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The big shareholder groups in Aristocrat Leisure Limited (ASX:ALL) have power over the company. Insiders often own a large chunk of younger, smaller, companies while huge companies tend to have institutions as shareholders. Companies that have been privatized tend to have low insider ownership.
Aristocrat Leisure has a market capitalization of AU$23b, so it's too big to fly under the radar. We'd expect to see both institutions and retail investors owning a portion of the company. In the chart below, we can see that institutions own shares in the company. Let's take a closer look to see what the different types of shareholders can tell us about Aristocrat Leisure.
What Does The Institutional Ownership Tell Us About Aristocrat Leisure?
Many institutions measure their performance against an index that approximates the local market. So they usually pay more attention to companies that are included in major indices.
Aristocrat Leisure already has institutions on the share registry. Indeed, they own a respectable stake in the company. This suggests some credibility amongst professional investors. But we can't rely on that fact alone since institutions make bad investments sometimes, just like everyone does. When multiple institutions own a stock, there's always a risk that they are in a 'crowded trade'. When such a trade goes wrong, multiple parties may compete to sell stock fast. This risk is higher in a company without a history of growth. You can see Aristocrat Leisure's historic earnings and revenue below, but keep in mind there's always more to the story.
Hedge funds don't have many shares in Aristocrat Leisure. Our data shows that BlackRock, Inc. is the largest shareholder with 6.0% of shares outstanding. Meanwhile, the second and third largest shareholders, hold 5.1% and 5.1%, of the shares outstanding, respectively.
On studying our ownership data, we found that 25 of the top shareholders collectively own less than 50% of the share register, implying that no single individual has a majority interest.
While it makes sense to study institutional ownership data for a company, it also makes sense to study analyst sentiments to know which way the wind is blowing. There are a reasonable number of analysts covering the stock, so it might be useful to find out their aggregate view on the future.
Insider Ownership Of Aristocrat Leisure
While the precise definition of an insider can be subjective, almost everyone considers board members to be insiders. Company management run the business, but the CEO will answer to the board, even if he or she is a member of it.
Insider ownership is positive when it signals leadership are thinking like the true owners of the company. However, high insider ownership can also give immense power to a small group within the company. This can be negative in some circumstances.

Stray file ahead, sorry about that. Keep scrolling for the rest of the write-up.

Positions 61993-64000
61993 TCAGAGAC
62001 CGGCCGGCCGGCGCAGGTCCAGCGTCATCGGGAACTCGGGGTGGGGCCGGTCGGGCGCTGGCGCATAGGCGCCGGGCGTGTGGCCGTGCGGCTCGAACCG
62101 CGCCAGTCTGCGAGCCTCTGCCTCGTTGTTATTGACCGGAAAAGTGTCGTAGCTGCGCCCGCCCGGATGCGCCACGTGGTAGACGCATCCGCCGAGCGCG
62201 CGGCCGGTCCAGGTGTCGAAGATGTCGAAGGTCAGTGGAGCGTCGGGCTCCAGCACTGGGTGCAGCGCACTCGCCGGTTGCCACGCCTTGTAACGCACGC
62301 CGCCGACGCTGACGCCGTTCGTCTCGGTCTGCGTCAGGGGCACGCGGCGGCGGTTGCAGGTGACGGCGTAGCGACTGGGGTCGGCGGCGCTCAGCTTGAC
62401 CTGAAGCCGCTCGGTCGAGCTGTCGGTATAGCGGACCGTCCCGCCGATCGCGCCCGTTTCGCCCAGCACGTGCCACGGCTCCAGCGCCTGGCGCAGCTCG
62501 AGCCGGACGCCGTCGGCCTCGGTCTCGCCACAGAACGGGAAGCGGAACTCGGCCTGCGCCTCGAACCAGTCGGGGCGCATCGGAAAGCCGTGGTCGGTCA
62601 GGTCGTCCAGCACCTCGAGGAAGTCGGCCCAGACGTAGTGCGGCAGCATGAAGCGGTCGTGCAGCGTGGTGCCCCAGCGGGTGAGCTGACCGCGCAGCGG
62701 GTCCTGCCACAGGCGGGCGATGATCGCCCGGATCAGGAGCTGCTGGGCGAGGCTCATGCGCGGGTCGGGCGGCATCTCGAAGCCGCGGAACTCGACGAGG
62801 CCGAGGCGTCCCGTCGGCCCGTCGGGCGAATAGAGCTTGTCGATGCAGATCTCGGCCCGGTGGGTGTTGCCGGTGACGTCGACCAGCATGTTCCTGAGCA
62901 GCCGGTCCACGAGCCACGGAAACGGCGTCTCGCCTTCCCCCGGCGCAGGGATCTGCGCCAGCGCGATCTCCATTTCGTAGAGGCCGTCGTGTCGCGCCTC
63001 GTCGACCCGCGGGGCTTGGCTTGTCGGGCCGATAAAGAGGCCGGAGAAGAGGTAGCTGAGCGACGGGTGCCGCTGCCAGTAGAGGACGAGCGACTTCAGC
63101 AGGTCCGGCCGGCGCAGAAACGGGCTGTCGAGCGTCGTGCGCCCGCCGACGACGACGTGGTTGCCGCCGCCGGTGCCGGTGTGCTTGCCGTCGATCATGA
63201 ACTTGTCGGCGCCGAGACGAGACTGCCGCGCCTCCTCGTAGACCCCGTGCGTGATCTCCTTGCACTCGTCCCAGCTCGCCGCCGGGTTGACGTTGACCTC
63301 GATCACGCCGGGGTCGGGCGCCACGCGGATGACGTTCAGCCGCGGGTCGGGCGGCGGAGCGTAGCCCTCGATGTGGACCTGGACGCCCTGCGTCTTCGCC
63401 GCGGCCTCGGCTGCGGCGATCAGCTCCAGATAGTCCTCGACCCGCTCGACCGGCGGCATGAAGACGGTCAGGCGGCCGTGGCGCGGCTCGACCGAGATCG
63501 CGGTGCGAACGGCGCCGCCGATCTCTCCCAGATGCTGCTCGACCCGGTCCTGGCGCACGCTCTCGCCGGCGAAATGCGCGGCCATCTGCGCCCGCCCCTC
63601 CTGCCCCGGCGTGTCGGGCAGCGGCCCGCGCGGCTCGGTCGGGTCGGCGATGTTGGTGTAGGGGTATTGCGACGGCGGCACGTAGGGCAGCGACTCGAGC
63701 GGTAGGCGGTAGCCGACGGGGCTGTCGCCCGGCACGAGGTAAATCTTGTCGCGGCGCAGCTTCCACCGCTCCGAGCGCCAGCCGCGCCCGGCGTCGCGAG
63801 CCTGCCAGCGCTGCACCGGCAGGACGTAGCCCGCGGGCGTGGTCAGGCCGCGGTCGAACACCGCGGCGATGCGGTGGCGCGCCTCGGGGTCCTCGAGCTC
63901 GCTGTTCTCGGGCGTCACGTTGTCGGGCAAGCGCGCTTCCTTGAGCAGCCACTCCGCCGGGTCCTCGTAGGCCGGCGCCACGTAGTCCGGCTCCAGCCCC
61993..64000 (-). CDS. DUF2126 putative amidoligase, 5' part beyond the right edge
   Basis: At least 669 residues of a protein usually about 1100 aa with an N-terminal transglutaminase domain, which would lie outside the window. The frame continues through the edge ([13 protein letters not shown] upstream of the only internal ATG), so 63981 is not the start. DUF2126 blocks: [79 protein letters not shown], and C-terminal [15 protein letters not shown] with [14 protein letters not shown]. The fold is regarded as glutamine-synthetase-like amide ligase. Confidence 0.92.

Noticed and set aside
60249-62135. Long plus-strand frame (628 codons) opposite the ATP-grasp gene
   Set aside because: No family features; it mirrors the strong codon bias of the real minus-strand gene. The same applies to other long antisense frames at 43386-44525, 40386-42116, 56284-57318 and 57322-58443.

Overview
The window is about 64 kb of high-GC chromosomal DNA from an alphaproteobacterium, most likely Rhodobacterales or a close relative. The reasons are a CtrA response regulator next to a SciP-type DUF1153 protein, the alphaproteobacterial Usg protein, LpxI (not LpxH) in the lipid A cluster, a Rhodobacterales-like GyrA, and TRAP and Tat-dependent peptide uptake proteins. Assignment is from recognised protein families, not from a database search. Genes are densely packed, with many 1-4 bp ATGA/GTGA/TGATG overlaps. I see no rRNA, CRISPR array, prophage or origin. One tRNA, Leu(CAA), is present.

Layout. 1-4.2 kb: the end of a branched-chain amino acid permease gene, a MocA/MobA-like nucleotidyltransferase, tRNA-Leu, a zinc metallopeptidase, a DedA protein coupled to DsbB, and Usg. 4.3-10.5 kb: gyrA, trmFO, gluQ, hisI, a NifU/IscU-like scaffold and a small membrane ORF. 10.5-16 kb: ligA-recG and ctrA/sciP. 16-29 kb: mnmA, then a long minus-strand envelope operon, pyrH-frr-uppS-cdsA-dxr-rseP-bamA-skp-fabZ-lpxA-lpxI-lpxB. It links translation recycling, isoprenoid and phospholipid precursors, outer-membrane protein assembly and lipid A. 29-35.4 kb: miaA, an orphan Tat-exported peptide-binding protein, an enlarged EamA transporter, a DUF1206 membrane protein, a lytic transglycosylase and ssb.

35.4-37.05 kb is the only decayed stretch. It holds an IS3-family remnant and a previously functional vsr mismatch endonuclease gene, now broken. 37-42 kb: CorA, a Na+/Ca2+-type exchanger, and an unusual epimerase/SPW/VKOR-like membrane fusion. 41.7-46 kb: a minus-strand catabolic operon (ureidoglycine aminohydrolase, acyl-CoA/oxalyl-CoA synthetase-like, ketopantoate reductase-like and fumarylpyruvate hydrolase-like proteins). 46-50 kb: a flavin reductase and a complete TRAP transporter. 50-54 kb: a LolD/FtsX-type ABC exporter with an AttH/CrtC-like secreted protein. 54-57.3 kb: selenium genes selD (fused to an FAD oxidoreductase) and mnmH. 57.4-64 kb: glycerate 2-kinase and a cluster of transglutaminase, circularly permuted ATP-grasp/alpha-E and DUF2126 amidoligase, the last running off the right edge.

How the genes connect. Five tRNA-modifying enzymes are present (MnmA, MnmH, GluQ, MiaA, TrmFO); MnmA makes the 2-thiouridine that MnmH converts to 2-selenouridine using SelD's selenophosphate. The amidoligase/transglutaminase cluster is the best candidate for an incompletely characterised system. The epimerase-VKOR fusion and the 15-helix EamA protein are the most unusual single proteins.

Our data suggests that insiders own under 1% of Aristocrat Leisure Limited in their own names. But they may have an indirect interest through a corporate structure that we haven't picked up on. Being so large, we would not expect insiders to own a large proportion of the stock. Collectively, they own AU$21m of stock. It is good to see board members owning shares, but it might be worth checking if those insiders have been buying.
General Public Ownership
The general public -- mostly retail investors -- own 55% of Aristocrat Leisure. With this size of ownership, retail investors can collectively play a role in decisions that affect shareholder returns, such as dividend policies and the appointment of directors. They can also exercise the power to decline an acquisition or merger that may not improve profitability.
Private Company Ownership
It seems that Private Companies own 11%, of the Aristocrat Leisure stock. Private companies may be related parties. Sometimes insiders have an interest in a public company through a holding in a private company, rather than in their own capacity as an individual. While it's hard to draw any broad stroke conclusions, it is worth noting as an area for further research.
While it is well worth considering the different groups that own a company, there are other factors that are even more important. Consider for instance, the ever-present spectre of investment risk. We've identified 2 warning signs with Aristocrat Leisure (at least 1 which is a bit concerning) , and understanding them should be part of your investment process.
If you are like me, you may want to think about whether this company will grow or shrink. Luckily, you can check this free report showing analyst forecasts for its future.
NB: Figures in this article are calculated using data from the last twelve months, which refer to the 12-month period ending on the last date of the month the financial statement is dated. This may not be consistent with full year annual report figures.
This article by Simply Wall St is general in nature. It does not constitute a recommendation to buy or sell any stock, and does not take account of your objectives, or your financial situation. We aim to bring you long-term focused analysis driven by fundamental data. Note that our analysis may not factor in the latest price-sensitive company announcements or qualitative material. Simply Wall St has no position in any stocks mentioned.
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